Dietary questionnaires and a global questionnaire incorporating questions related to socioeconomic status, education level and lifestyle factors. The dietary questionnaire used in this analysis was: one 24-h diet recall by subject; and a second 24-h diet recall in 25% of the sample. The 24-h recalls were administered throughout the year in order to avoid the influence of seasonal variations. The questionnaires were conducted in the participant's home. To avoid bias brought on by day-to-day intake variability, the questionnaires were administered homogeneously from Monday to Sunday. In order to estimate volumes and portion sizes, the household measures found in the subjects' own homes were used. The administration of two questionnaires in a subsample allowed us to adjust intakes for random intraindividual variation.
Also, a short (16-item) questionnaire was gathered in the entire sample in order to ascertain the compliance with a Mediterranean Diet model, also described elsewhere (Serra-Majem et al, in press). Based on the given answers, the test classified individuals according to the quality of the Mediterranean Diet categorised as: High, Medium or Poor. The questionnaire is shown in Table 1.
Fieldwork was initiated on 1 May 1998 and ended on 30 April 2000. Prior to conducting the interviews, participants were sent a letter of introduction and invitation to collaborate by the study coordinators.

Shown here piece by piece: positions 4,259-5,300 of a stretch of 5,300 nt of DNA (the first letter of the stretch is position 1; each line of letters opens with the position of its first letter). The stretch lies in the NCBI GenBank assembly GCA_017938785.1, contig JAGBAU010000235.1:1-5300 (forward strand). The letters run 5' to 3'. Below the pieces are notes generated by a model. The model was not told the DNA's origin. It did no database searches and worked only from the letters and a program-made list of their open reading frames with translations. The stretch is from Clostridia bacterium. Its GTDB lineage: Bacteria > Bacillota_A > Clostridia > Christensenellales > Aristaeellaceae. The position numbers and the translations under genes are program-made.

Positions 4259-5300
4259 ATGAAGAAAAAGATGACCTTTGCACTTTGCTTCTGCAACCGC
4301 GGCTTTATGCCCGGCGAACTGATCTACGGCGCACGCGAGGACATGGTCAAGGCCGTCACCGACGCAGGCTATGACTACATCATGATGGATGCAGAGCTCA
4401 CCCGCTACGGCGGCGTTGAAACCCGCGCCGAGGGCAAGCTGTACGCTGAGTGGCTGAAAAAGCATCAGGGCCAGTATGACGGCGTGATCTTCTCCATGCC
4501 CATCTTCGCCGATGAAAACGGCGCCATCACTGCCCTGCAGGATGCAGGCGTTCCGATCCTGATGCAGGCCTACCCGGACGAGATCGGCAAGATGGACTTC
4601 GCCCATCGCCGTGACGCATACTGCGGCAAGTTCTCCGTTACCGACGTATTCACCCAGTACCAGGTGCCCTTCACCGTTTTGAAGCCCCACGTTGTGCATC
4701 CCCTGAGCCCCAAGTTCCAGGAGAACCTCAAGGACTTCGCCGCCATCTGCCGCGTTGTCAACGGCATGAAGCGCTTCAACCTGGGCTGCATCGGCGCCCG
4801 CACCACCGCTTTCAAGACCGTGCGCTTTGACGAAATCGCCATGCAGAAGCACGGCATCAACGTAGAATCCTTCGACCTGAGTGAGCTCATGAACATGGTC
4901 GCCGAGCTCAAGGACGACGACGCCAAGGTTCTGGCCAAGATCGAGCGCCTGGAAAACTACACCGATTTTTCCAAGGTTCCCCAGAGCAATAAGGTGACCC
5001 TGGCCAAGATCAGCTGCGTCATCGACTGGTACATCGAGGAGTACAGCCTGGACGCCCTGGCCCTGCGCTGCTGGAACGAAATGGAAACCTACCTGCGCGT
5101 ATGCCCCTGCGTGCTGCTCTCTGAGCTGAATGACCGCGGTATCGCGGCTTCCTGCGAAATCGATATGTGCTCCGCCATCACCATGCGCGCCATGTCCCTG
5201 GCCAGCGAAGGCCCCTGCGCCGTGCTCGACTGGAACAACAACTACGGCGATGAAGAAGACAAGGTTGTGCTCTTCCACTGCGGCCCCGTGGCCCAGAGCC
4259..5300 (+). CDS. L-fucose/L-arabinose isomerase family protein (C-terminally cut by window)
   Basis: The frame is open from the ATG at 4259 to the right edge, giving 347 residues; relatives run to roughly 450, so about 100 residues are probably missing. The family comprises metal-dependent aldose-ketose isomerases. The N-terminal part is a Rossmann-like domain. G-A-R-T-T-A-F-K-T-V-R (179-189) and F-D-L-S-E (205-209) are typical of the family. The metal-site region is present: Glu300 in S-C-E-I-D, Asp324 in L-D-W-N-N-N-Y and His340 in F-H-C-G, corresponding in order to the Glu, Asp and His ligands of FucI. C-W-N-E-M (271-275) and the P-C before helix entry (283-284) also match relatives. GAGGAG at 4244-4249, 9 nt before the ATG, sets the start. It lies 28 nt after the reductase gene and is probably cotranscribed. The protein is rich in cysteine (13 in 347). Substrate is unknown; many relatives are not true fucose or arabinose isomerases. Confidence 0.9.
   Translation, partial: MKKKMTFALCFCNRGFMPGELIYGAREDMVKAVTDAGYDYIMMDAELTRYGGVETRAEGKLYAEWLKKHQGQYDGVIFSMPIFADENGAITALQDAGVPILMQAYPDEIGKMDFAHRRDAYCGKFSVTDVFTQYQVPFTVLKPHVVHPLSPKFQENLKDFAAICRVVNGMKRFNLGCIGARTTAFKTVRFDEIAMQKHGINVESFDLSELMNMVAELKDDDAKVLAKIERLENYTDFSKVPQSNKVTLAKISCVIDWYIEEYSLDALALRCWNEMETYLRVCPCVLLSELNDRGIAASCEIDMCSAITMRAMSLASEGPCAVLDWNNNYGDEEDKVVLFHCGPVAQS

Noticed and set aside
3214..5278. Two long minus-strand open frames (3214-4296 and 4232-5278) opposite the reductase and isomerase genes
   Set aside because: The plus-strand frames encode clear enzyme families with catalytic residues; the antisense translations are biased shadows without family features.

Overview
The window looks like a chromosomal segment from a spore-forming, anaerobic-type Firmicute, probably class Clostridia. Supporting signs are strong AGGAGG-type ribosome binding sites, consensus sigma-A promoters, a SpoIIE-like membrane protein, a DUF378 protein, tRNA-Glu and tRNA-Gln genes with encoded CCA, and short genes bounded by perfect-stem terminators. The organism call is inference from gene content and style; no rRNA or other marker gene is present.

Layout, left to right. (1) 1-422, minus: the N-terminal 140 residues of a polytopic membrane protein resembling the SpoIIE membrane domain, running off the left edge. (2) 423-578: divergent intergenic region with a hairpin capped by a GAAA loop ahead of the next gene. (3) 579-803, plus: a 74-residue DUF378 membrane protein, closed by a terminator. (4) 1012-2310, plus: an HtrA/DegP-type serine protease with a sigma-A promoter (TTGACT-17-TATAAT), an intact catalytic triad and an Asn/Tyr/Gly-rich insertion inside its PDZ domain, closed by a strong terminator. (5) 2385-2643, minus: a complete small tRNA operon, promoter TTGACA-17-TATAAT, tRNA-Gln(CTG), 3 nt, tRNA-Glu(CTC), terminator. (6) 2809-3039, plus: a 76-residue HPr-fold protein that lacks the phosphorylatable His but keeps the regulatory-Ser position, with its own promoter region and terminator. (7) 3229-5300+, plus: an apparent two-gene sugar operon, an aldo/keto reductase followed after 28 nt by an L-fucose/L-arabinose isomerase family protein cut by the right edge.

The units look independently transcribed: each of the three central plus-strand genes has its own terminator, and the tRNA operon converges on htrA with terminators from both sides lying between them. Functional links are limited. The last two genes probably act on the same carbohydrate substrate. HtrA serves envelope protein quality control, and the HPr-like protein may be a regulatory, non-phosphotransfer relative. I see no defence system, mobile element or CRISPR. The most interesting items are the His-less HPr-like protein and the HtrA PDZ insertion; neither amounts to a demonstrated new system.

In total, 43 dietitians or nutritionists, who had undergone a rigorous selection, training and standardisation process, conducted home interviews. Survey data were entered by the same field staff into laptop computers, which had software specifically designed for the study. Completed interview data were periodically sent to the coordinating centres in Barcelona and Bilbao.
For children aged 6–13 y, the interviews were answered by the children themselves, with support from the caretaker responsible for his/her feeding. When it was necessary, additional information was obtained from school lunch menus, conducting telephone interviews with the food service director of the school.
Food composition table
The nutrient database software used for the study consisted of the Spanish database from Mataix et al (1998), completed with information from the French (Favier et al, 1995) and British (Holland et al, 1991) food composition tables.
Data were analysed using the statistical package SPSS for Windows version 10.0. Data from the 24-h recalls were adjusted for intraindividual variability in order to accurately estimate distribution of intakes and percentage of population groups above or below defined cutoff points (RNI) (Liu et al, 1978).
For the identification of under-reporting of food intake, we used the energy intake/basal metabolic rate (EI/BMR) ratio of less than 1.14 and classified the individual as under-reported (Goldberg et al, 1991). The Reference nutrient values utilised were those elaborated by Departamento de Nutrición (1994).
A total of 3166 individuals participated in the study, which represented 68.2% of the sample. Of them, 1449 were men and 1717 women.
Table 2 shows the mean intakes of energy and nutrients by age and sex with respect to the level of compliance to the Mediterranean Diet Model (KIDMED Index). Energy intake did not change according to the KIDMED Index with the exception of male adolescents aged 15–24 y, who showed tendency towards increased levels. Consumption of fibre, calcium, iron, magnesium, potassium, phosphorus and practically all the vitamins with the exception of vitamin E, increased according to the KIDMED Index.